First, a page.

A frequent criticism of homeschooling is that educating children should be left to the ‘experts’. Opponents assert that nobody is good at everything, thus ordinary parents can’t possibly teach their kids everything there is to know.
This criticism comes in different forms. It can sound like this:
What makes them think they’re qualified to teach their kids?
or be expressed like this:
Only experienced teachers really know how to educate children!
Sometimes, it sounds like this:
Parents shouldn’t be allowed to homeschool unless they are certified teachers.
And at its silliest, it masquerades as this:
Real teachers should have to supervise homeschooling families to make sure they’re doing a good job.
Despite what some might think, the truth is that homeschool parents don’t need to know everything to do a good job. The book industry, homeschooling cooperatives (a/k/a “co-ops”), the Internet and millions of clever and resourceful homeschooling parents have made sure of that. Sure, most homeschool parents aren’t trained teachers — that’s a fact. Some are probably not all that smart, either.
And yet, despite limitations or weaknesses in certain areas, kids of these parents still manage to do a good job — a superior one if you follow research. Things like a parent’s educational background, income, or amount spent on homeschooling don’t matter a bit when tallying the final results.
How is this possible?
It would take more than a single blog post to explain. But the short version would explain that the types of families traditionally attracted to homeschooling in the first place are those that don’t mind seeking solutions. They’re people fond of asking questions and not afraid to learn the answers, either. They know what they know and what they don’t. They transfer this skill onto their kids. And they’re open to the idea of searching out whatever resources are necessary to connect themselves up to what their kids want and need to know.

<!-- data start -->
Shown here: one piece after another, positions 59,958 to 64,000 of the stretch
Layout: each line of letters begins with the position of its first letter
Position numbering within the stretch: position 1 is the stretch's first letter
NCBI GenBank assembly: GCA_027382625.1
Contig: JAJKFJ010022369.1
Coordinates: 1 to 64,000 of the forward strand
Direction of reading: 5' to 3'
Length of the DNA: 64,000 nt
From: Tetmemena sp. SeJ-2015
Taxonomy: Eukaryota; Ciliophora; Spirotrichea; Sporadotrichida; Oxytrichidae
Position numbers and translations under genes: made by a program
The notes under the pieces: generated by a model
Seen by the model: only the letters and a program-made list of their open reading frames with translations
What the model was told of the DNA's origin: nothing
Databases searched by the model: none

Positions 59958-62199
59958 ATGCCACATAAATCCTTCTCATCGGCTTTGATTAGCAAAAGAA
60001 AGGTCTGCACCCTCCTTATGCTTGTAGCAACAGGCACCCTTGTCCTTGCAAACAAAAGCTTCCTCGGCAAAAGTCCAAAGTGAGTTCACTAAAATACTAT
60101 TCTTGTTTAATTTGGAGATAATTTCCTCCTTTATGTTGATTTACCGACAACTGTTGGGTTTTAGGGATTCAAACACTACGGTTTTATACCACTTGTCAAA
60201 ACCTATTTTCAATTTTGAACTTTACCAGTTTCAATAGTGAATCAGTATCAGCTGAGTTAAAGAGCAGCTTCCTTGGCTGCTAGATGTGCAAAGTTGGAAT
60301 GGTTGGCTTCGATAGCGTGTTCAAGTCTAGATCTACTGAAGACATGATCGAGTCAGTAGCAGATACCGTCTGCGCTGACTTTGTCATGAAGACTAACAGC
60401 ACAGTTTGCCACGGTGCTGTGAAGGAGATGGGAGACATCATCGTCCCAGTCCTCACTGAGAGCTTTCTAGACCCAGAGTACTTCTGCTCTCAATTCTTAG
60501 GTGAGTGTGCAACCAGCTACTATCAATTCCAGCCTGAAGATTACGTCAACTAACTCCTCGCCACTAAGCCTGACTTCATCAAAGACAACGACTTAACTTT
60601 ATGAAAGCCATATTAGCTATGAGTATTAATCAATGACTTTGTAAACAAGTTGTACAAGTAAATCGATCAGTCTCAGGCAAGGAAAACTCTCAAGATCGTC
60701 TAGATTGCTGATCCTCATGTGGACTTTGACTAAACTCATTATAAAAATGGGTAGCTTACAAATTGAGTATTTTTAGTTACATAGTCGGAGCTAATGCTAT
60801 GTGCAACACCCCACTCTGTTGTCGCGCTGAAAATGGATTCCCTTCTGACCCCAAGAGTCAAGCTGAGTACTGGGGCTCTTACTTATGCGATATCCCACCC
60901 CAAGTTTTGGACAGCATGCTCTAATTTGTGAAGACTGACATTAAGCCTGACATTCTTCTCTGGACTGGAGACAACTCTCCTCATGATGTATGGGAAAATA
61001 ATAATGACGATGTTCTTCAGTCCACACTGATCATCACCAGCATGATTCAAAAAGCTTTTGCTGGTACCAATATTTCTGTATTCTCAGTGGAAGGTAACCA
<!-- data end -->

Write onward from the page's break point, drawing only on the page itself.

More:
Admittedly, parents really don’t know everything. But in homeschool, that’s okay. They don’t need to.
Parents may homeschool with confidence that their ability to successfully homeschool has little to do with remembering high school algebra or forgetting the the significance of those tiny little numbers on the Periodic Table. Tools exist to help with that. Though it may seem risky to some, everything really shakes out in the long run.
More important than knowing everything is the ability to find anything. That’s what makes homeschooling work.
Get information about homeschool, including a look at demographics and success rates, by ordering the free homeschool report (see sidebar). Follow the homeschooling trend by staying tuned to Quick Start Homeschool. Or, grab a copy of Dr. Marie-Claire Moreau’s revolutionary book, Suddenly Homeschooling, sold on Amazon or anywhere books are sold.